NoDebt's picture

Talking to a guy in CA last week on the phone.  Complaining how dry it was.  Said they had "water restrictions".  Asked what that meant.  He said it meant they can only run their lawn sprinkers every other day.  

I think its safe to say, there's no water problem YET.  Keep watering your desert lawns, California.

nmewn's picture

Just think, in a few thousand years they'll be studying tree rings and saying how wet it was in his subdivision ;-)

Never One Roach's picture

Storms cut power to more than 600,000 in Michigan, Illinois


Hawaii island declares emergency over volcano threat


Looks like we're good for 200 Bullissh points Monday market open ... so far ... could get better ....

MeMadMax's picture

This is how you know that the "residents" of california put way, way, way too much faith in the gov'ment:

"I love California too much to leave! I just hope that if the state begins a serious and comprehensive effort, we will be prepared to make it through the dry periods."




And yes, I left that shithole 3 months ago... 


It was the best move of my life and you couldn't pay me to go back...

CrazyCooter's picture

I moved to a temperate rain forest in SE Alaska.

Best of luck y'all!



NidStyles's picture

If a drought lasts for a 100 years at a time, it's not a drought. It's the actual conditions of that location. Having rain every other century for a few decades is the anomoly for California, not the other way around, it's a desert after all.

UP Forester's picture

That's what you get for moving to a friggin' desert.

That's why I live by big-ass lakes that've been around for 10K years.

And, no, you won't get any.

manofthenorth's picture

Here at the North end myself Cooter.Wettest summer EVER !!! Over 3 times the average rainfall this year. I am here for the abundant resources ,clean air and water and not a single traffic light in town. Never have to lock our doors , keys stay in the ignition and the quiet can be deafening in winter , PERFECT. If you do not mind shoveling 20-30 feet of snow every winter it is paradise. If you make it up this way on the big blue canoe, you should come out to the mine and wash some rocks with me.


nmewn's picture

Dr. B. Lynn Ingram is a professor in the Department of Earth and Planetary Science at UC Berkeley, California.

Good move, they're very good at developing plans to run the lives of whoever remains. I'm positive it will involve moar bans, fines, regulations, penalties and taxation.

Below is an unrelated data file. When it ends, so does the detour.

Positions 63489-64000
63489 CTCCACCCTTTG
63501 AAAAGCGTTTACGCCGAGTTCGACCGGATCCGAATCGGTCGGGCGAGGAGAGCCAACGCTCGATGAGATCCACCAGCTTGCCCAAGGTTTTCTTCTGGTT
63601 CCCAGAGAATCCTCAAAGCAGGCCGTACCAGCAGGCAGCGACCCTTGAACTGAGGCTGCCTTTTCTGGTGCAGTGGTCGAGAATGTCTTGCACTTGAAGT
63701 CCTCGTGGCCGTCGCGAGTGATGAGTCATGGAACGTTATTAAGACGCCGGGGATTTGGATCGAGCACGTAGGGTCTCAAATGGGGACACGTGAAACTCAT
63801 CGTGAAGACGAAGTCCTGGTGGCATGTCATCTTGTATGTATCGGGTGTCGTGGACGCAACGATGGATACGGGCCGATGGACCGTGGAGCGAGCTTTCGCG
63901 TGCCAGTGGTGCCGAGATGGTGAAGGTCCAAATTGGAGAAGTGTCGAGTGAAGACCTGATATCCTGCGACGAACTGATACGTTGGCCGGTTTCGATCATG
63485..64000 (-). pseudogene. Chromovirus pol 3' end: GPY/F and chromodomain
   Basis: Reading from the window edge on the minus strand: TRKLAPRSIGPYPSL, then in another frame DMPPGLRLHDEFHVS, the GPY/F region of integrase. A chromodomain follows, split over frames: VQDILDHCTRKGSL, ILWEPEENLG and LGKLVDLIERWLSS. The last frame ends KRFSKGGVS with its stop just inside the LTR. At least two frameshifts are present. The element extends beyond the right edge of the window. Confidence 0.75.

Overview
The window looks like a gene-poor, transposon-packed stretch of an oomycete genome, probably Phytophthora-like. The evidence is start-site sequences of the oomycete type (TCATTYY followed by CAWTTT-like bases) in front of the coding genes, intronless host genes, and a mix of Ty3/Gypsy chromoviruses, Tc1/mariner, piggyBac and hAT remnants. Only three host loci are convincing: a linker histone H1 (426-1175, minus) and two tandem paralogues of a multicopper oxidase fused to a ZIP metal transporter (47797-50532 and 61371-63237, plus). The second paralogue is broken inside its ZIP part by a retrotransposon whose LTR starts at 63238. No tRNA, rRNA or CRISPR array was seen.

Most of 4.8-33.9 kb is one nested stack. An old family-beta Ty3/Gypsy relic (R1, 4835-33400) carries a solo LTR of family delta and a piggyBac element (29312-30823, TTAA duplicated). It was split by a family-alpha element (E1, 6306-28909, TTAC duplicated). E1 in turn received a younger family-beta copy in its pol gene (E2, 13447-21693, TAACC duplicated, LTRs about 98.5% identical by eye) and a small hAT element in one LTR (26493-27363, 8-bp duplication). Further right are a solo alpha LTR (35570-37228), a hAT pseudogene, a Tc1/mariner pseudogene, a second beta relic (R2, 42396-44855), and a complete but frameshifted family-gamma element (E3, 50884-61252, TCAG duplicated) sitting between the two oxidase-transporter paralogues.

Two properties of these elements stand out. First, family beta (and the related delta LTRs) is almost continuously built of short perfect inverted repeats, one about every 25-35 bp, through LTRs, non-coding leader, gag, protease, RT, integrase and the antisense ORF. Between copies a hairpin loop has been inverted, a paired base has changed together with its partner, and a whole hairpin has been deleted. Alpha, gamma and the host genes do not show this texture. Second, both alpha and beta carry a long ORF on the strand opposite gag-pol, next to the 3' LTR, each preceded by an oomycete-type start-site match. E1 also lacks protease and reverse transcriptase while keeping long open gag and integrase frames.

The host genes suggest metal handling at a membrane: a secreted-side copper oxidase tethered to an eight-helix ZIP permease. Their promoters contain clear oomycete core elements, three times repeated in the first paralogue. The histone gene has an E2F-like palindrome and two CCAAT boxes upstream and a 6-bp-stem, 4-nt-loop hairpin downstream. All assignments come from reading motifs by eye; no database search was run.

Cuz, its worked so well in the past ;-)

knukles's picture

Article is socailsit planning horseshit from UC Berkley.
No, it is not unpolitical.
It is biased toward big government and government intervention and control.
UC Berkley is the most unabashedly leftist, state and federally funded bunch of commie thinkers in an already leftist academia gone butt fuck insane ....


McCormick No. 9's picture

This "report" is 100% fear-mongering, agenda 21, socialist, fabianist, NWO, fucking horseshit. Total fucking crap. Fuck you, you worthless, commie, Berkeley bitch.

The Anasazi did not die out because of a drought.They killed themselves off in an orgy of religious wars, complete with cannibalism and every other evil.

Population growth is slowing, and will soon reach the peak of the curve. After that, it is all long-term deflation for many years. We may help that trend along with our own orgy of religious wars.



mcguire's picture

finally, THANK YOU for the two above posts... i was waiting for someone to point out that what she is saying is utter bullshit.  there is no doubt that the estuary will be fucked because of dams, but to say that climate change is because of human activity.. that is absolute bullshit (unless you are talking about chemtrials of course)..

John_Coltrane's picture

She made two politically incorrrect admissions.  That there WAS a medieval warming period (a lot warmer and drier than the present) and it was followed by a little ice age from which we've been recovering, hence our temperatures are returning to the mean.  In other words there's nothing extraordinary in the climate now compared to the past due to say, extra CO2.  Its all natural variation which people can't predict nor control.  This admission is a no no in the people's republic of Berkeley.  The thought police will be coming to reprogram you dear author.

bigrooster's picture

It will be Black Dawn in Detriot tomorrow morning.  2 days from now will be EPIC if the power is not back on and EBT is down!

Calling Elvis's picture

Thanks for the timely postings.  And right why wouldn't the markets go higher.  

ebear's picture

I really don't understand the lawn mentality.  You water it, only to cut it, and for what?  So you can play croquet?  There are so many beautiful desert plants that thrive on very little water.  Why not make a garden of those?  Save yourself the time and energy of keeping a lawn, and still have nice surroundings to relax outdoors.

Herd Redirection Committee's picture

Its somewhere to kick or throw a ball, for someone with kids.  For those w/o, and no interest in ball games, it is merely 'keeping up w/ the Joneses'.

Dave Thomas's picture

Everyone wants their little pseudo bougois slice of property. Back in the olden days before lawn mowers they had scads of 'servants' cutting the thing all day. Now we dig wells so we can keep up apperances. Heh.


Mitzibitzi's picture